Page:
The AIFC will also host the International Arbitration Centre. Where AIFC participants contractually elect to resolve disputes extrajudicially pursuant to arbitration, AIFC International Arbitration Centre arbitrators will adjudicate the cases. Arbitral awards granted by the AIFC International Arbitration Centre will be recognised and enforced in accordance with Kazakh law. The AIFC International Arbitration Centre will be modelled on the DIFC-LCIA Arbitration Centre and will seek to incorporate international best practices.
III. Benefits of AIFC Participants
The AIFC free economic zone will offer a number of financial and administrative inducements to its participants and their owners and employees, including:
50-year corporate tax holiday (until January 1, 2066) on income from financial and professional services provided in the AIFC;
50-year tax holiday (until January 1, 2066) on capital gains from sales of securities traded on the AIFC’s stock exchange;
50-year individual income tax holiday (until January 1, 2066) on dividend income from sales of securities traded on the AIFC’s stock exchange and from sales of shares in the AIFC participants;
30-day visa-free entry to Kazakhstan for citizens of 35 OECD country-members (including the US, UK, Canada, France, Germany, Switzerland, and the Netherlands) and citizens of the UAE, Malaysia, Singapore, Monaco, and other countries specified from time to time by Kazakhstan;
five-year entry visa for foreign employees (and their family members) of the AIFC and AIFC participants;
work permit exemption for foreign employees of the AIFC and AIFC participants;
“one-stop shop” facility within the AIFC for visa issuance and registration of AIFC participants;
exemption from property and land taxes for AIFC participants;
the AIFC Court will be separate and independent from the court system of Kazakhstan and operate on the basis of the law of England and Wales;
the AIFC will have its own arbitration centre in the form of the AIFC International Arbitration Centre;
AIFC participants may conduct and settle their transactions in any currency they choose without regard to the FX restrictions set forth in the Kazakh domestic currency law;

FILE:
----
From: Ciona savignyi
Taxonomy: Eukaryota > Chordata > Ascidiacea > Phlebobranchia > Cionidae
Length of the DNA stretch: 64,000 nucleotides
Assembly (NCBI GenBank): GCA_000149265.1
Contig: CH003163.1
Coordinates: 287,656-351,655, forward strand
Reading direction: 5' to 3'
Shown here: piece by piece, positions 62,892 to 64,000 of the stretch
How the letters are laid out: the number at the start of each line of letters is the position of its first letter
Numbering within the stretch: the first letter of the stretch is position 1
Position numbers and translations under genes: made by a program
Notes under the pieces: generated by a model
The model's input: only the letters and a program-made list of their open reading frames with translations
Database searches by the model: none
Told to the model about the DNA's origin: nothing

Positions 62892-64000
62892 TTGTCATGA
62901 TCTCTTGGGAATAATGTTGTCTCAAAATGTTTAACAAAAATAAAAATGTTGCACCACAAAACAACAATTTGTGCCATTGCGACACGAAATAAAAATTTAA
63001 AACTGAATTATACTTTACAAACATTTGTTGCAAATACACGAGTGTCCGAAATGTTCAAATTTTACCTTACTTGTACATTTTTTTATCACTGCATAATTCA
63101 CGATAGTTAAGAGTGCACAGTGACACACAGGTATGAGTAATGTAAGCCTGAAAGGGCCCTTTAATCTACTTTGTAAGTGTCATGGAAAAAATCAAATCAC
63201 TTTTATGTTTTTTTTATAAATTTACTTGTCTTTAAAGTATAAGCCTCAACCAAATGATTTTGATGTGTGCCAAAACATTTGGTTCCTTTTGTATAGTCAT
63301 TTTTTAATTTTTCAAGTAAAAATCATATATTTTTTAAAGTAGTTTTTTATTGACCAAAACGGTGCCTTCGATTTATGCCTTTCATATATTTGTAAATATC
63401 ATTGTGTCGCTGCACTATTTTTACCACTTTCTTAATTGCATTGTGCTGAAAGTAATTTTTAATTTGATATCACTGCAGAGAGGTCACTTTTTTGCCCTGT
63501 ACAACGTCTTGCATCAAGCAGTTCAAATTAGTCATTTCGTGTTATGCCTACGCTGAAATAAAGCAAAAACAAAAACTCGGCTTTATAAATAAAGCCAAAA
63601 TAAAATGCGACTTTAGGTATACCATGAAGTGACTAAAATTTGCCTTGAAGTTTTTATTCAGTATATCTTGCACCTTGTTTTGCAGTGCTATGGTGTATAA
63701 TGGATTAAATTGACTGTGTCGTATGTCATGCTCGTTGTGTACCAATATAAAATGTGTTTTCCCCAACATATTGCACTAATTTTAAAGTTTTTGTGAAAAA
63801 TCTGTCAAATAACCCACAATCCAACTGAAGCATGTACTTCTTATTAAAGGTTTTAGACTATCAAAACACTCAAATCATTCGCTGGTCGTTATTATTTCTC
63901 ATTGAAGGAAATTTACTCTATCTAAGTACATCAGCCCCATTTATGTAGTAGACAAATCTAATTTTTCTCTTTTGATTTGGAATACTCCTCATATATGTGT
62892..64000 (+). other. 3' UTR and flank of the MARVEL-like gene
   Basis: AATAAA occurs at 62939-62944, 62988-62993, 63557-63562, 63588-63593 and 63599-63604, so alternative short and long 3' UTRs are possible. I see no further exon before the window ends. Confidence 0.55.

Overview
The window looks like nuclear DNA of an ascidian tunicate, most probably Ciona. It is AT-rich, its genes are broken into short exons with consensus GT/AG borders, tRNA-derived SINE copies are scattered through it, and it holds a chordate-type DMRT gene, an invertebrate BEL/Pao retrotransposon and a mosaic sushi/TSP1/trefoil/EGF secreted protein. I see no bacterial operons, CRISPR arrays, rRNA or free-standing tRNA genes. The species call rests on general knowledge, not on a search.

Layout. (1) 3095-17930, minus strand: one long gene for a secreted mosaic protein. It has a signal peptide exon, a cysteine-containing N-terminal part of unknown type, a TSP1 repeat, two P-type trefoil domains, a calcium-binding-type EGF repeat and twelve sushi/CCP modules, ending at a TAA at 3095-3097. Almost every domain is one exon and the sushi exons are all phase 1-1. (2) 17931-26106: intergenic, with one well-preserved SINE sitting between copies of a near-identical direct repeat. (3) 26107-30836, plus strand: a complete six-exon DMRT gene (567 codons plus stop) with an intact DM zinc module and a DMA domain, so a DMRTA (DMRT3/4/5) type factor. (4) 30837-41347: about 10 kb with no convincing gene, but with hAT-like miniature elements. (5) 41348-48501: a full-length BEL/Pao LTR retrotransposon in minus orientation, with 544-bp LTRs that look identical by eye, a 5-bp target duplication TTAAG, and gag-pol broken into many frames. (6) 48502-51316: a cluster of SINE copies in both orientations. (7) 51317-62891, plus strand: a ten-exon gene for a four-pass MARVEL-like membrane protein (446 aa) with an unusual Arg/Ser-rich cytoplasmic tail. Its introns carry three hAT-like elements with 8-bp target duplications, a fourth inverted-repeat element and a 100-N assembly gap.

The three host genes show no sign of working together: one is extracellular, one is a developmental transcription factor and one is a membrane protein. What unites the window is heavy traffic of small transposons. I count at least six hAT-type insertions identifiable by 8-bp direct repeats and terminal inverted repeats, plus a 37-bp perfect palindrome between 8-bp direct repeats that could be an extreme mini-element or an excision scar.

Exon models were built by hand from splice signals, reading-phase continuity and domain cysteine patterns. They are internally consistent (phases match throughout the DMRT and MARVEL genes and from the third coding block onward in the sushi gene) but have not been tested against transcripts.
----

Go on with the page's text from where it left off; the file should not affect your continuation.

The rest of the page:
English will be used as the working language of the AIFC;
AIFC participants may enter into transactions in the English, Kazakh, and/or Russian languages; and
the proceedings in the AIFC Court will be conducted in English, unless the parties choose Russian or Kazakh as the language of their court proceeding.
As of today, the rules regarding the formation and registration of AIFC participants and the broader compliance requirements of AIFC participation remain subject to finalisation and adoption. It is anticipated that these elements of the AIFC framework will be based on those of the DIFC and other international financial centres to ensure efficiency and familiarity for international stakeholders.
Establishment of the AIFC represents a substantial step toward realising Kazakhstan’s “100 Concrete Steps Plan” of long-term socio-economic development and the gradual diversification of the economy away from oil and gas wealth.
The AIFC is designed to be a technological and cultural catalyst for transforming Astana into an international financial hub that delivers a wide range of financial services to market participants throughout Eurasia and globally.
By effectively reducing market risk by importing internationally recognised commercial law precedent and best practices under the AIFC Court and International Arbitration Centre, Kazakhstan is simultaneously attempting to attract foreign direct investment, accelerate integration of the Kazakh markets into the global financial system, deploy enabling best-in-class financial technology platforms, achieve knowledge transfers sufficient to build up its skilled labour base, and capitalise on its geographic proximity to Chinese demand.
Central Asia is currently home to no other Dubai-equivalent financial centre: Kazakhstan has a first-mover advantage. As such, the animating principles and underlying rationale of the AIFC appear to be sound, and the ultimate success or failure of the project likely will depend on a few key variables: the degree of sustained political will in-country to implement in practice what the AIFC promises in theory; the BRI’s ultimate unifying effect on the infrastructure and economies of Eurasia and degree to which Astana becomes the Chinese stepping-off point; and the eventual materialisation of demand for a Central Asian financial hub that better permits the global markets to follow the sun.
1. The views provided herein are for general discussion and education purposes only and not attributable to any particular situation, individual, client, or otherwise.